Expert Feature - Mother and Baby Magazine
Katharine was recently asked to join the expert panel for Mother and Baby to answer a question often posed to her:
What is hypnobirthing and how can it help me during labour?
Breathing exercises, visualisations and relaxations have been around for years, and they are helpful. But what sets hypnobirthing apart and makes it so much more effective?
The most important thing is the way it works on fear. Remember the story of The Princess and the Pea? The princess couldn't sleep because the pea under her mattress irritated her constantly. Even when the servants added more mattresses, she couldn't sleep because the pea still irritated her. The pea is like fear. Every woman, however much she is looking forward to giving birth, will have seen a TV programme or film which showed a less than positive birth experience. This may be buried deep in her subconscious, but it is there.
The work we do in hypnobirthing releases this fear. Our techniques help you feel calm instead of frightened about labour. When you feel calm, your body produces the hormone oxytocin, which helps your uterine muscles work more effectively and efficiently. Oxytocin triggers the production of endorphins, which are often referred to as nature's pain relief, so your body is perfectly designed to give birth efficiently and comfortably. The perfect system is already in place.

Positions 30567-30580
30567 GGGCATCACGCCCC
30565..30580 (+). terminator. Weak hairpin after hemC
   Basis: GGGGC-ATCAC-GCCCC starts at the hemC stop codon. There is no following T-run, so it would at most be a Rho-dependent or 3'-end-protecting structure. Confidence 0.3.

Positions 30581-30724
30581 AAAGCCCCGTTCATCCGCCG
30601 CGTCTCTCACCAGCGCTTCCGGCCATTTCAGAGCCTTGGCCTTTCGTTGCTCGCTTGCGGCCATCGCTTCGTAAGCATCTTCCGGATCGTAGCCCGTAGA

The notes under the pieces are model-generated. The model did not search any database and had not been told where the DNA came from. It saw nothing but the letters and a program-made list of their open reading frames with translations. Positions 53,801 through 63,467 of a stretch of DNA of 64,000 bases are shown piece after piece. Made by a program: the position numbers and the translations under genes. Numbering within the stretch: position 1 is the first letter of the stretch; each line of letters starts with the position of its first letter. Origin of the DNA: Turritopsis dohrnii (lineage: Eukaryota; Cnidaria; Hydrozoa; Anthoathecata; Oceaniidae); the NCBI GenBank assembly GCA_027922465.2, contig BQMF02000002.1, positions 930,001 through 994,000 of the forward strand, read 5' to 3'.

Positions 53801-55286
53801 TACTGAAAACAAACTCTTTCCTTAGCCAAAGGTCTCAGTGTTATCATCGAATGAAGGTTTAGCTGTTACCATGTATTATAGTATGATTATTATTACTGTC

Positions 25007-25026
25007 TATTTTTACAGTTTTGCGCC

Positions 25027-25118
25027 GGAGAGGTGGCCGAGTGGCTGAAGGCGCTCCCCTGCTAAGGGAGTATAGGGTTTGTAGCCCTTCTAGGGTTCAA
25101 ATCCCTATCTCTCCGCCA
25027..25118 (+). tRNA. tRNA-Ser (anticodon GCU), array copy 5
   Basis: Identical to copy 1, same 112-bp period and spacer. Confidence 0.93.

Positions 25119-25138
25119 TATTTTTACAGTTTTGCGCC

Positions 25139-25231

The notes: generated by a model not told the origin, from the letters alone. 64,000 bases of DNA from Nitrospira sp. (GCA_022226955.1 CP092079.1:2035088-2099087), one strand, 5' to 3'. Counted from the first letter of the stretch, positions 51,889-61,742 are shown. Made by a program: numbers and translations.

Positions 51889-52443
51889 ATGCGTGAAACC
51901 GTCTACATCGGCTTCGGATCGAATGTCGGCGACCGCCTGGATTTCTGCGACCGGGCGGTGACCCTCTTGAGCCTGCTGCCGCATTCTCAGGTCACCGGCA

All you have to do is get your fear and anxiety out of the way and let this natural system work in the way it was created to. Giving birth can be the most wonderful and empowering experience of your life.
There are many different hypnobirthing courses of very different lengths and depth of content available, so make sure you check out the course you are planning to do and what it covers before you book it. And remember, you learn the techniques in your hypnobirthing class, but the real work is done in the practice you do at home after the class and before the birth. When a musician performs on stage, is that when she does the work or was the work done in the hours of practice she did in the days, weeks, months and years before the concert? Good luck! Katharine Graves.
Thanks to Jodie Storey and the Mother & Baby Magazine